When I first began my travels I didn't do a great deal of research before each destination. Now I thoroughly list all oft the things that will interest me in a new country or city.
Prague being one of my earlier travel destinations meant that I didn't plan for it, and I therefore missed a few things which if I do go back I'll be certain to see. Prague was a beautiful city, but the problem I had as with many other European cities was the amount of tourists. Prague was filled with tourists and I didn't get the chance to meet or get to know any of the locals.
What to see
Probably the most popular sight in Prague. Again, as I was fairly new to travelling on my visit to Prague, I timed my visit here at the worst possible time. I visited late morning and it was rammed with tourists. It was a case of having to push past people to actually get across the bridge. It's one of the most over populated tourist areas I've ever visited on my travels. The 15th century bridge itself is stunning! There are many statues placed along the sides as you cross, and many street performers and many vendors trying to sell you over overpriced souvenirs. I suggest visiting at the crack of dawn, or late at night to avoid the crowds. Prague Castle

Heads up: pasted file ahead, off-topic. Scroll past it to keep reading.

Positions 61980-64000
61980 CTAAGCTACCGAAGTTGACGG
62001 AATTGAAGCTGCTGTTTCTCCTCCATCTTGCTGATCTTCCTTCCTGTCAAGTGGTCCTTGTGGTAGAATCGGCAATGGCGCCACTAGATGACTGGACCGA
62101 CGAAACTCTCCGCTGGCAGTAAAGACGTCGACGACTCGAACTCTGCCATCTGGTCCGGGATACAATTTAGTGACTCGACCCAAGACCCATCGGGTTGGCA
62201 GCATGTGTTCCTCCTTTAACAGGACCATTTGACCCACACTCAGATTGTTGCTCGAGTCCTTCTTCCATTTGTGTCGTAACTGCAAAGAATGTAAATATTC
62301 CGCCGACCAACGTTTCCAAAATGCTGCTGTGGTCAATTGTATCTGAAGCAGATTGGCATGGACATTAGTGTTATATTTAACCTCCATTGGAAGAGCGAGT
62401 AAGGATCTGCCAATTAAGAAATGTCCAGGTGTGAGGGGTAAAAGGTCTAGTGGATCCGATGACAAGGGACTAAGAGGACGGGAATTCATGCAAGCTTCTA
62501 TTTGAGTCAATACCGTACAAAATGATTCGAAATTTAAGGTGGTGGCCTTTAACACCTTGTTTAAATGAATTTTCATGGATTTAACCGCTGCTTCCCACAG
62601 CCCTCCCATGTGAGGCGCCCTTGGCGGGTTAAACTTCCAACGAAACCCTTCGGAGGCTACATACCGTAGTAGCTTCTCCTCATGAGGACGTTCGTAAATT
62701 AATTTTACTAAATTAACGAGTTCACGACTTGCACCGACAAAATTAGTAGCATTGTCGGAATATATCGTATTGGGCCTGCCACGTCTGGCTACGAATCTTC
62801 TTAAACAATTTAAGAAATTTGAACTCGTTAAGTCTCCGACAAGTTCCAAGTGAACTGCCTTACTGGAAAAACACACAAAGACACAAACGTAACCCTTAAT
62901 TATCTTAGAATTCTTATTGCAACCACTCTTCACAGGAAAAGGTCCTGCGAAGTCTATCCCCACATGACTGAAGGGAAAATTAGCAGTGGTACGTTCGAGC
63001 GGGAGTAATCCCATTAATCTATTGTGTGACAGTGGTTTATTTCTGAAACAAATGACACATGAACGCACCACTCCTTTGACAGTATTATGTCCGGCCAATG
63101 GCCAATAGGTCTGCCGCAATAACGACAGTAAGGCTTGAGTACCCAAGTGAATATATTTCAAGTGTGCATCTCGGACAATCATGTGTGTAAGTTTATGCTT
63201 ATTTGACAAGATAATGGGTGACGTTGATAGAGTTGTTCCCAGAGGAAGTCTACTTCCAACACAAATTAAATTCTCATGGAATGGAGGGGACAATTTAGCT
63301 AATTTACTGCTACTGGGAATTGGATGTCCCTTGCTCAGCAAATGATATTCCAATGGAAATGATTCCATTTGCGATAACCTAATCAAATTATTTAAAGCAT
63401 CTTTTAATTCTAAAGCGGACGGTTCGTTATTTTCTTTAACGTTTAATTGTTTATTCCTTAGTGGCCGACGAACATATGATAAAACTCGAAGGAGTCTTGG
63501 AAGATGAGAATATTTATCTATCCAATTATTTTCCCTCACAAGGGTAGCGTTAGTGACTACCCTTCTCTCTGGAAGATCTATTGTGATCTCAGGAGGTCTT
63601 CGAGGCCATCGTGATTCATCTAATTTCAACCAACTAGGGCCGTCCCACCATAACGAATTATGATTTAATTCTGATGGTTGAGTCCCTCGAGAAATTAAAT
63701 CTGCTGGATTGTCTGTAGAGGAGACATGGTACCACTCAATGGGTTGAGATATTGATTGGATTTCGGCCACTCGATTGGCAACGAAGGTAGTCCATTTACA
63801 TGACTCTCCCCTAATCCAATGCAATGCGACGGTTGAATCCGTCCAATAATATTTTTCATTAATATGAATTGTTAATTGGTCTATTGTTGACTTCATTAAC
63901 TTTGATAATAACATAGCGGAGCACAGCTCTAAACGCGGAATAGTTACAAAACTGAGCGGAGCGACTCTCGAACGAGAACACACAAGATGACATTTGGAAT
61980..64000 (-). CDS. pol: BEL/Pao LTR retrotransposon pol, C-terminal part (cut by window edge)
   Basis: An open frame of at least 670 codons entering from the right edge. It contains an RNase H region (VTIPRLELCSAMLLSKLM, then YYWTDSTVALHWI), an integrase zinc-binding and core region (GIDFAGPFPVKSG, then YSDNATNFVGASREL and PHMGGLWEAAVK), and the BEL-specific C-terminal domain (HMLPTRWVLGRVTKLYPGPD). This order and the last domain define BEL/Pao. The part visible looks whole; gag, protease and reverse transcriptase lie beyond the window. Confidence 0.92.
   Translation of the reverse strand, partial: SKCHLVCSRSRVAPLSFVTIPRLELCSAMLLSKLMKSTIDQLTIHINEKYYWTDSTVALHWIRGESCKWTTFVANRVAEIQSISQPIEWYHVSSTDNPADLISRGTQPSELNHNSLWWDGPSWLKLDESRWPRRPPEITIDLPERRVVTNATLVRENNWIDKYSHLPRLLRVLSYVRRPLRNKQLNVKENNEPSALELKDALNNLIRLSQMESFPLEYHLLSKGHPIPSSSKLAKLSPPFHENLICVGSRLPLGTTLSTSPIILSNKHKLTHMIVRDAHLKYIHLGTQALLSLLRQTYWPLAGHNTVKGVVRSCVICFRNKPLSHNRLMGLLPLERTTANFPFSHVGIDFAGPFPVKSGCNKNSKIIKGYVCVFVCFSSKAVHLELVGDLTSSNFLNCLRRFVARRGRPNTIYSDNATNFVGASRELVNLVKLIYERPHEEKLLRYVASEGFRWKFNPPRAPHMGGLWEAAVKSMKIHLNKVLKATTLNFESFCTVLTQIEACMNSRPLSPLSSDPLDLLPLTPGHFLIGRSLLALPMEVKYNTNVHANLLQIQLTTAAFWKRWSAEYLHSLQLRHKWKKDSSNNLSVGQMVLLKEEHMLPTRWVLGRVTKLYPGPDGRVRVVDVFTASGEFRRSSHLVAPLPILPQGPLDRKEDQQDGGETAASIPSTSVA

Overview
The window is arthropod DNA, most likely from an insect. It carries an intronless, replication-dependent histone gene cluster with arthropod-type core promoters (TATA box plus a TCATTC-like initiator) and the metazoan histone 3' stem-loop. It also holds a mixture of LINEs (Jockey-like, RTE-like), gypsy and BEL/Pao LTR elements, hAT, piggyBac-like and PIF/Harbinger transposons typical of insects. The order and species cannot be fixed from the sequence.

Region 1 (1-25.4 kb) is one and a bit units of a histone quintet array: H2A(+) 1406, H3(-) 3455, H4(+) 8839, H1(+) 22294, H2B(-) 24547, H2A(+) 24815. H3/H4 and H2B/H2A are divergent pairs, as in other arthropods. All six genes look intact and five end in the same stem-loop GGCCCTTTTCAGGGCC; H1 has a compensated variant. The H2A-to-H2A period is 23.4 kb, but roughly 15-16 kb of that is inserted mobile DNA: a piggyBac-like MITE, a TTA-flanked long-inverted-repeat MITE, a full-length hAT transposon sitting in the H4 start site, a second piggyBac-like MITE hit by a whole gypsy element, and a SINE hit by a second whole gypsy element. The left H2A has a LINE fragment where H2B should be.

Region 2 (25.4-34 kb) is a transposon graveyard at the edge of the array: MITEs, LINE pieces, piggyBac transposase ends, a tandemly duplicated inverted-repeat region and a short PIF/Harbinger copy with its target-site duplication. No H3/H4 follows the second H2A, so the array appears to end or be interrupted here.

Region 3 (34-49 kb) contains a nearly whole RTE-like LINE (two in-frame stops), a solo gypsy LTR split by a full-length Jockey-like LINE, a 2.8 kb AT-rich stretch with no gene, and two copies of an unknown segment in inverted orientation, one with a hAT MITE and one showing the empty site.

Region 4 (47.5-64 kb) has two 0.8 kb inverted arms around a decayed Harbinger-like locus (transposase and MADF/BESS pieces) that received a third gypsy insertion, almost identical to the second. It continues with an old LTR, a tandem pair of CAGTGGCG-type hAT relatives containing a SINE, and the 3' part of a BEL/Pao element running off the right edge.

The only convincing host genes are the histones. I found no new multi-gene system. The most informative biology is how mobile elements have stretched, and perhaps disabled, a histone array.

Situated on a hill that overlooks the city, you'll find Prague Castle. The largest ancient castle in the world is one of the most popular tourist attractions in the city. Surprisingly for a castle that dates back to the 9th century, this is the official office to the President of Czech republic.
There are several buildings that make up the castle, including the stunning St. Vitus Cathedral. Exploring this area can take up most of the day, and you'll get some wonderful views of the city whilst up here.
Prague Astronomical Clock
Unfortunately when I visited Prague, the clock was under maintenance. So I was unable to see the special performance of the 12 apostles which happens each hour between 9:00am-11:00pm.
The clock dates back to 1410 and is the oldest astronomical clock still in operation.
You'll find the clock on the southern wall of the Old Town Hall in the Old Town Square.
As with most attractions in Prague, this can get quite busy, so get here before the hour to get a good spot.
If you'd like to get a closer look at the figurines that animate the clock, you can see these from the towers chapel in the Old Town Hall. Entrance fee for the Old Town Hall is about €10.
One thing I did research before visiting Prague was the Paternoster elevator. These are an old style of elevator that are constantly moving. You have to jump on it quickly as it moves. I really wanted to ride one of these, but unfortunately the town hall which has a working one was closed when I visited. All I could do was see one from afar. But I hope to ride in one one day. Please excuse the blurry photo. I hope to think that my photography skills have slightly improved since this was taken.
Now I'm not usually one for clubs, but this place was something else! Five floors and countless rooms, you'll find one that's right for your music taste. Fridays and Saturdays are obviously busier, on less busy nights not all the rooms are open.